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Mesolithic

The Mesolithic period, meaning Middle Stone Age, dates from the end of the last Ice Age, around 10,000 BC. It is a period where people could move around more easily because the ice sheets that had covered large areas of Europe and Britain were receding. In the early Mesolithic, Britain was still linked to the continent by a land bridge, but as the ice sheets melted, the sea rose and isolated these islands by 6000 BC.

 

Part of a Mesolithic flint scatter excavated at Mansfield Farm in IverPeople were mobile in the Mesolithic period and followed herds of animals to hunt them. Food was also gathered, a particular favourite seems to have been hazelnut shells. Fish and shellfish also seem to be important in the Mesolithic period. In Europe, particularly in Scandinavia, there are large Mesolithic shell middens, or rubbish dumps, attesting to high consumption of seafood.

 

Mesolithic people seem to have returned to certain places seasonally, or perhaps less frequently than once a year. River or lake-side settlements are most common and include some lake-villages in Denmark and Germany. The most famous Mesolithic site in Britain is Star Carr in Yorkshire. This was a lake-side site dating to the Early Mesolithic, radiocarbon dated to 8700 BC, that was probably visited regularly over a few hundred years. It may have been a place to butcher hunted animals or for manufacturing stone tools. More recent work has shown that there are a number of Mesolithic sites around the same lake.

 

Excavations at the Sanderson site, DenhamIn Buckinghamshire, Mesolithic flint tools are often single finds from the topsoil, especially on ploughed fields, or are found as a background scatter in later artefact assemblages. However, there are a small number of Mesolithic occupation sites in Buckinghamshire, mainly on river-banks. Recent excavations in Denham at the Sanderson factory site next to the River Colne revealed another scatter of flint flakes and tools on the leeward side of a hearth. There were piles of red deer bones and hazelnut shells, defining zones where the two were processed. A silted up former channel of the River Colne passed close by to the site. More early Mesolithic artefacts were found under the Sanderson's playing fields at Boyer's Pit. This site is also very close to the well-known Mesolithic and Neolithic occupation site at Three Ways Wharf in Uxbridge, just outside the county boundary.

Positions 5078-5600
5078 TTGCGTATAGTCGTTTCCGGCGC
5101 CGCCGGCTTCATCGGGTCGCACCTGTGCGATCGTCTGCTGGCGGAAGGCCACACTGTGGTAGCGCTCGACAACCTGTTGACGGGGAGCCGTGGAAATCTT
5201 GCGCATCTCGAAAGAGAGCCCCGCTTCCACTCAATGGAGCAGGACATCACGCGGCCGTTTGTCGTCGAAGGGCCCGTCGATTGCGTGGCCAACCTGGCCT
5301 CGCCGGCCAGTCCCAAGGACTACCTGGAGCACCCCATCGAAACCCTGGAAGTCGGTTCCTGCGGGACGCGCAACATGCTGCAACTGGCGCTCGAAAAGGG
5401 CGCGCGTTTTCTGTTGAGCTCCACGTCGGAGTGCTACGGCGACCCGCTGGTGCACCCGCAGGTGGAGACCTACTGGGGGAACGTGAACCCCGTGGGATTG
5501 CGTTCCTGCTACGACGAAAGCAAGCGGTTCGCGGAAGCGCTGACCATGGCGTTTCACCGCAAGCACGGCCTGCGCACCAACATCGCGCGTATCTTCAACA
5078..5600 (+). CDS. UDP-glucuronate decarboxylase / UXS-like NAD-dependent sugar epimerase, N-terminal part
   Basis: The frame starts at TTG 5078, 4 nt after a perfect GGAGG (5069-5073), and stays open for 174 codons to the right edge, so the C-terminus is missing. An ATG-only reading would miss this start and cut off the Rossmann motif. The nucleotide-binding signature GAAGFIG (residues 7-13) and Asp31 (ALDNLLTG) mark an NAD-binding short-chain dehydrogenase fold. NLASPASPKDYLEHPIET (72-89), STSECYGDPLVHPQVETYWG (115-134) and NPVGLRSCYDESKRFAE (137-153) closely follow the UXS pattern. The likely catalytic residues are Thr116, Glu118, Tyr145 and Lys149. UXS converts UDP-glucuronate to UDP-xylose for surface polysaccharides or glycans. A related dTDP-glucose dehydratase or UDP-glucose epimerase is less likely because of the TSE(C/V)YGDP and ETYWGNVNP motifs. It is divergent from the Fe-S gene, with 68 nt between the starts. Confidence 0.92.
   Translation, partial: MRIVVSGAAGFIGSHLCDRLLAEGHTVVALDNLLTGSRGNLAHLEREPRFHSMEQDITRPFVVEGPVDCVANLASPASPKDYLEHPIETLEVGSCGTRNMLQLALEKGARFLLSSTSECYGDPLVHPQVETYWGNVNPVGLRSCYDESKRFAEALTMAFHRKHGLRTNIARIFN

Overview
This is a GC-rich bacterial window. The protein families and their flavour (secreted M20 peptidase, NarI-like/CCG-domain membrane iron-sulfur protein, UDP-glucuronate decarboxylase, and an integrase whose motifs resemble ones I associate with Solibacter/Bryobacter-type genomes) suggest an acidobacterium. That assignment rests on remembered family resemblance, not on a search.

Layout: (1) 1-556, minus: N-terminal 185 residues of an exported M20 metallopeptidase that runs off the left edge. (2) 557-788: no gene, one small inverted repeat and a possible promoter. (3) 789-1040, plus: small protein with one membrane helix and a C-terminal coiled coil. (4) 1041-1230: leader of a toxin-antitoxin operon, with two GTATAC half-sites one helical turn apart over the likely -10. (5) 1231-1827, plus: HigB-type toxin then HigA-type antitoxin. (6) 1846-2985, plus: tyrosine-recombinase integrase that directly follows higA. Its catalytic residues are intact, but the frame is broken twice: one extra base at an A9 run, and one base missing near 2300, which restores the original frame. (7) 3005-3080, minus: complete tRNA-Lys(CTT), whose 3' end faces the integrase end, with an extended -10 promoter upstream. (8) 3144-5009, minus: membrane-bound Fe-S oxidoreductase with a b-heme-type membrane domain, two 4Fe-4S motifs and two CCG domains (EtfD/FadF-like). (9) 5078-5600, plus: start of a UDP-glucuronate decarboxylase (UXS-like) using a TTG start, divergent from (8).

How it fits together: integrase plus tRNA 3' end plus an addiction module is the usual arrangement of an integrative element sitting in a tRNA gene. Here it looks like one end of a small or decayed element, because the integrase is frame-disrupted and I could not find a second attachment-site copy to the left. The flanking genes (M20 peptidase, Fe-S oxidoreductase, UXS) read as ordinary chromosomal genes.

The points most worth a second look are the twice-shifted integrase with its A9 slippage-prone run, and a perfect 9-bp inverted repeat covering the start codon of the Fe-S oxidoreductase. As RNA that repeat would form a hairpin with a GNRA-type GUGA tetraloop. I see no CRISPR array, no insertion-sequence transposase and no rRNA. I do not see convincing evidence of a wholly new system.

The layer containing the Mesolithic flint scatter at this site on East Street, Chesham, is the dark oneTwo excavations in Chesham in the 1960s and 1970s at Stratford's Yard and East Street close to the River Chess uncovered a layer of soil in which Late Mesolithic flint tools, animal bones and hazelnut shells were deposited. Sometimes it is hard to distinguish between Late Mesolithic and Early Neolithic flint tools, as they are very similar. This is the case at Latimer Park Farm where another flint scatter has been uncovered. Another Late Mesolithic site was found near Fawley Court next to the River Thames. Many Mesolithic artefacts have come from the Thames itself, perhaps eroding out of river-side settlement but probably also deliberately thrown in the river, such as the perforated antlers found near Taplow.

 

The Mesolithic period ends around 4500 to 4000 BC, as the transition between the Mesolithic and Neolithic is not well understood. The Neolithic period is a time when some agricultural techniques start being used to control food resources, and when monumental constructions are built.